Bang & Olufsen Museum in Struer
From miniature plans to full-scale development
The new Bang & Olufsen Museum at Struer, Denmark
The year 2003 saw the continuation of an exciting project launched the previous year, to design and construct a museum dedicated to the technological skills of the company's workers and its audio-video products which have now been in production in the town for over three-quarters of a century.
The new Bang & Olufsen Museum will be constructed in the centre of the town of Struer - a town synonymous with the company's history - on Søndergade, at the side of the town's existing museum.
Pictured - A glimpse into the proposed Bang & Olufsen Museum in Struer, where Jørgen Michaelsen already has placed the first 'visitors'. The models here depict the company's products throughout the years. Note the photograph on the rear 'wall' showing employees on the steps of the old building at Quistrup
" B&O Museum ready in miniature. Negotiations about Bang-Foundation's gift to Struer municipality begin today, Tuesday.
When plans of the gift were revealed in April they were in the form of architect Freddy Nielsen's drawings, but since then, the former B&O employee, architect Jørgen Michaelsen Venø, has created a miniature of the Project adding to it the latest expansion schemes. It turned out to be necessary to get more room for the museum's workshops; expanding the lowest levels by a couple of hundred square metres has solved the problem.
The museum will be underground, only a metre of the top level and the glass roof will be visible on the lawn between the Struer Museum and Buchholtz's house in Søndergade. The museum will be on three levels with underground connections to existing museum buildings.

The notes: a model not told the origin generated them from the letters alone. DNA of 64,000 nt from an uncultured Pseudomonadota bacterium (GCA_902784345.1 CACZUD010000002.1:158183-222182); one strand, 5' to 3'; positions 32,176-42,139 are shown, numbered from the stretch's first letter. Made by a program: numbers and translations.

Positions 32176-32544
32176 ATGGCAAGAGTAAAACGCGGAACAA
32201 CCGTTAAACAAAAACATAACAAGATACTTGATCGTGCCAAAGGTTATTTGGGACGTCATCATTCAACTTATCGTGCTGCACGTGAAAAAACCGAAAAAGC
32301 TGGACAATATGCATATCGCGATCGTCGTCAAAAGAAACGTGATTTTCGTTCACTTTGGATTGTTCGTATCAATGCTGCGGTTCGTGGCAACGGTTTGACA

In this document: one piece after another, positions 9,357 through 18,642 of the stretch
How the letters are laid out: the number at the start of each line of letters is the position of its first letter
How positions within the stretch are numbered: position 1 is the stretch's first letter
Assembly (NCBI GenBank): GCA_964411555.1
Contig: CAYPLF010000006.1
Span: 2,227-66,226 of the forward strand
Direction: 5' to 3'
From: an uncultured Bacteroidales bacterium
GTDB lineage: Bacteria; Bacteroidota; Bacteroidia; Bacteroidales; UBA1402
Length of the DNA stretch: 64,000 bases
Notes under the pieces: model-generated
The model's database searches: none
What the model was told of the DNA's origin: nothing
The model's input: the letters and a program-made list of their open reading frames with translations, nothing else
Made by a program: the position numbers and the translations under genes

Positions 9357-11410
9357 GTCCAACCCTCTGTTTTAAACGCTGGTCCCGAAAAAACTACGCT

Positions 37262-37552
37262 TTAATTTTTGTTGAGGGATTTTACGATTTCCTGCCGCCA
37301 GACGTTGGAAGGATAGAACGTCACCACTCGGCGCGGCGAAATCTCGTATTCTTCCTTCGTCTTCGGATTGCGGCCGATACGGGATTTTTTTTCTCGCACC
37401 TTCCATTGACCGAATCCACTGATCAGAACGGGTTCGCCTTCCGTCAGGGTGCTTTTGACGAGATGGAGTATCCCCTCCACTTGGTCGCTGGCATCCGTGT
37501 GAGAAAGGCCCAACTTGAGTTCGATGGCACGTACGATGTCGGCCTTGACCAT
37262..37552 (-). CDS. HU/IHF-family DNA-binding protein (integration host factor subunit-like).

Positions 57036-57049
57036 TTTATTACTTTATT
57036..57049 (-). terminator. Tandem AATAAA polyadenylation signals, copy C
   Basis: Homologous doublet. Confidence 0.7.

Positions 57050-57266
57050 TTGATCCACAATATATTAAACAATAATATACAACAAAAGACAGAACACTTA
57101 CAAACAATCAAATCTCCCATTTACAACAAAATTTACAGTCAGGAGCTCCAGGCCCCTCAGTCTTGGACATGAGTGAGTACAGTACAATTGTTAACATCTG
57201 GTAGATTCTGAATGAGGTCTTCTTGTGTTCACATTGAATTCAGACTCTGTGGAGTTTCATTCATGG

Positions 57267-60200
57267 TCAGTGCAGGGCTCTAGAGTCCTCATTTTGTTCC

The project will cost an estimated 10 million DDK, but the Board of the Kirsten and Peter Bang Foundation is willing to pay. The Board consists of Kirsten and Peter Bang's four children, Jens, Lotte, Peter and Dorte, and they gathered on Friday to approve the expansion of the project. It is now up to the Struer municipality to play its part of the project in these times of savings. It will have to buy half of the property at Søndergade 21. The house must be demolished to make room for the museum, but the municipality already owns the other half of the property.
The municipality will also have to pay for the part of the museum that will be placed under the northern wing of Struer Museum, where the connection to the B&O Museum will be. In addition to this they will also pay for the necessary facilities in the museum and its daily operation.
There is no doubt that a B&O museum of this standard will generate profit by virtue of increased tourism - it is not everyday that the municipality is offered a gift worth 10 million DDK, thereby recouping the municipality's original outlay.
Architect Jørgen Michaelsen was a former leader of Bang & Olufsen's Shop Design department. Before retirement he was involved in exhibition model-making. This talent has been utilised more recently for the proposed Bang & Olufsen Museum in Struer. Shown here, Michaelson presents the result of his efforts to Lars Peter Bang, who manages the Museum Project on behalf of the Bang-foundation.
Created: 10th January 2007
Modified: 20th February 2007
Article reproduced with kind permission from the Struer newspaper: 'UgeAvisen' 24 - 30 June 2002. The article was written by Hugo Hviid and translated by Rikke Fjordbak Ravn. The photograph at the top of the page was kindly submitted by Palle Lykke Ravn.
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